The Tango FAQ

Here are some questions I and others have asked about Tango.

Why should I learn?

Maybe you shouldn't - Tango's not for everyone, that's for sure. When I first tried it, around 1999-2000, I remember seeing the women, looking gorgeous, just walking around the men - I couldn't see any lead (no moving hands) so I just assumed that it was a made-up dance with no lead-and-follow component (I also remember Clive James trying to chat up my girlfriend there, but that's another story).

Anyway, after that, I did a few classes - but it was mainly teaching the Basic 8 figure, which bored me. It took me 5-6 more years of dancing salsa and Modern Jive, before I realised how little I knew, and how good Tango felt when it all came together.

So, Tango teaches you technique. It teaches you connection. It teaches you body-leading.

If you learn Tango, you're Modern Jive will almost certainly improve. But don't learn Tango to do better Modern Jive - you should learn Tango if you want to dance Tango - if you like the look of it, the feel of it, and the sound of it.

What's It All About, then?

Woooo... how long have you got?

Unlike Modern Jive, Tango has a long and distinguished history, stretching back over a century or more. It has many variations, it has a lot of different music, it has a richness and a depth and a breadth that, frankly, is indescribable in a short answer. But, in short, Tango is about experiencing an intense connection with your partner during dancing.

But isn't it just like Modern Jive?

Er, no. Some differences are mentioned in this article.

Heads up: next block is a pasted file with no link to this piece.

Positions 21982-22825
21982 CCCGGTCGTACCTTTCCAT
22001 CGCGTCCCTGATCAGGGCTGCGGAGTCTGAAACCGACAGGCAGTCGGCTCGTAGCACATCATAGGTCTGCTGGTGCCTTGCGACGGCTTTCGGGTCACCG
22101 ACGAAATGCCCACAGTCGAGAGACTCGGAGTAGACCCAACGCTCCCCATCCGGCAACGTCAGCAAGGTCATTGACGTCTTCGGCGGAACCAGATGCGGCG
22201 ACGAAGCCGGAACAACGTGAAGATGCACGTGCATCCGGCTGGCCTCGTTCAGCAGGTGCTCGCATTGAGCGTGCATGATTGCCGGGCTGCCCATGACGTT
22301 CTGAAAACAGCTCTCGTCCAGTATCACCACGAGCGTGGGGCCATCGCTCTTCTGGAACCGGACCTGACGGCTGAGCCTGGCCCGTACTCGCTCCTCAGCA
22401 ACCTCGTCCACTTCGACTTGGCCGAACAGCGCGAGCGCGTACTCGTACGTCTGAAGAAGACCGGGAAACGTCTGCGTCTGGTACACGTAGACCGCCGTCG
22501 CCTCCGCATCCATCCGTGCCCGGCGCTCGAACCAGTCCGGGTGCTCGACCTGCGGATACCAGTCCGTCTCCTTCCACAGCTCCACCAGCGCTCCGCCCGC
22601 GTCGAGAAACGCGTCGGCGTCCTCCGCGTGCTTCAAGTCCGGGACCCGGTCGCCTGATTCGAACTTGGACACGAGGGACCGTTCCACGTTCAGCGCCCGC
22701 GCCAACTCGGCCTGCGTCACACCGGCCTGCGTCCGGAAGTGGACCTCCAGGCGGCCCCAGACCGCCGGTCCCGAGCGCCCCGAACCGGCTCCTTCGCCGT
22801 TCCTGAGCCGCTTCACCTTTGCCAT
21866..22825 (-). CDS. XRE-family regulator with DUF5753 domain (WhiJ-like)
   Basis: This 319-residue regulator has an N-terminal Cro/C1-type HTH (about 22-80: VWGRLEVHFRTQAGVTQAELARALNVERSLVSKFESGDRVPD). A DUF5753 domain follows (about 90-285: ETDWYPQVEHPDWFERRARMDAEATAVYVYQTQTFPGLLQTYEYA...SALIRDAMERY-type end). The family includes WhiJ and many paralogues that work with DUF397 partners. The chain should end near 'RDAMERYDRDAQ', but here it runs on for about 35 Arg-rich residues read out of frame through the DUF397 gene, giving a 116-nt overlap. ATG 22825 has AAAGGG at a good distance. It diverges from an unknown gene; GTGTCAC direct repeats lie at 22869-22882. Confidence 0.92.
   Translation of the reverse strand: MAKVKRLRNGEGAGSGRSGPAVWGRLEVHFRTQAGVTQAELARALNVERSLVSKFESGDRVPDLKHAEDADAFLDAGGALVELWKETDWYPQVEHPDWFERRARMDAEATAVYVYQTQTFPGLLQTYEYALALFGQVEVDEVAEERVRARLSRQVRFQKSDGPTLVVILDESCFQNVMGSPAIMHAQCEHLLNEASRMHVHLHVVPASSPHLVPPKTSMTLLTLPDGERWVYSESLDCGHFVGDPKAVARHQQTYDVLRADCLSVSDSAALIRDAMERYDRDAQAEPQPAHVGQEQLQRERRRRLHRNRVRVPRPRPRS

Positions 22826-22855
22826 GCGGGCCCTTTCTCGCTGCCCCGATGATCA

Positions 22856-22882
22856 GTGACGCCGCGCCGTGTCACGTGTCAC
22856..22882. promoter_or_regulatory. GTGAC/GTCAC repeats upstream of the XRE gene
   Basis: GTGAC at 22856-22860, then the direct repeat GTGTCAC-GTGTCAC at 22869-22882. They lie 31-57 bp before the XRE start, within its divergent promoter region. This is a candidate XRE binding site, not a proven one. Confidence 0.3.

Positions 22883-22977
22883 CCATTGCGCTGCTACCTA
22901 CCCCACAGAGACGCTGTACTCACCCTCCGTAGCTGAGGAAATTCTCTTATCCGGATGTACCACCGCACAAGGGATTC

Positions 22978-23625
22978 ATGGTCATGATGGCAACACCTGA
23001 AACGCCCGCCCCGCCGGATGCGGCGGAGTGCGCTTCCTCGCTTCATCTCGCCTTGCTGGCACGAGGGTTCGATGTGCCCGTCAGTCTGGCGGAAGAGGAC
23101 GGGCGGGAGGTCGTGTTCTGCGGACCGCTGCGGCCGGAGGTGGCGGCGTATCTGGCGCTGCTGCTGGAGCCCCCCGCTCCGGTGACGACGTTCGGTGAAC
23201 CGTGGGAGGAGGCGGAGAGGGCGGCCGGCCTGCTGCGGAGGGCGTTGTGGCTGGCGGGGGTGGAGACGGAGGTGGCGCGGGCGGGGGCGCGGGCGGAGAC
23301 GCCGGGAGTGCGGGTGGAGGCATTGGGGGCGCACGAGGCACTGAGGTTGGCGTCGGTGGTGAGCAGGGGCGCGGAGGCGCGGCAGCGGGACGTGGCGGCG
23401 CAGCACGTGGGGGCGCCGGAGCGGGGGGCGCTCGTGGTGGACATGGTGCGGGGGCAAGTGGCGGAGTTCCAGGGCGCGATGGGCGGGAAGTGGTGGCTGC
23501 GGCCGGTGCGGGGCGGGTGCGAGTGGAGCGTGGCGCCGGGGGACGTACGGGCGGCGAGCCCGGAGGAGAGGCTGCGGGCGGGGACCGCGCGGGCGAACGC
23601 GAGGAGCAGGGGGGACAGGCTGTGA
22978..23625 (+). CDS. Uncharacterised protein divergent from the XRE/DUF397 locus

In addition, the typical class format is vastly different. Tango classes are

  • small (typically 20 or less people
  • taught in the round (that is the teacher is in the centre of a circle of paired-up students)
  • based on technique rather than moves (see below)

So why does it look so boring?

Well, it doesn't - look at some Show Tango demonstrations and you'll see that.

However, OK, social-dancing tango can indeed occasionally seem a little dull to those of us used to watching people jump, spin, dip and drop all over the place. Social tango is all about how it feels - not how it looks. You can have a good dance just walking forwards and backwards in Tango, for example. Which, visually, may not look that great, but can feel like an emotional rush.

As I said, indescribable.

Why aren't I learning lots of moves in Tango classes?

Typically, tango classes are not move-based. You won't learn a sequence which you can use in your freestyle later on. You'll learn moves, yes - but usually they'll be done simply to illustrate a point of technique, not as a sequence to memorize and write down in your Big Black Book Of Moves.

And, be clear, this is A Good Thing. You're learning how to dance, not how to dance moves.

Once you learn how to dance, you can do any moves you like, and they'll all look and feel fantastic. But if you don't know how to dance, being able to use 600-odd moves won't help you.

Do I need to hold a rose in between my teeth then?

Err, that'll be Ballroom Tango you're talking about. Ballroom Tango is the one with the dramatic-shaking-heads, and the rose thing. It's naff. Don't do it. Argentine Tango is the real deal.

There's an interesting article about the differences here in Mshedgehog's blog.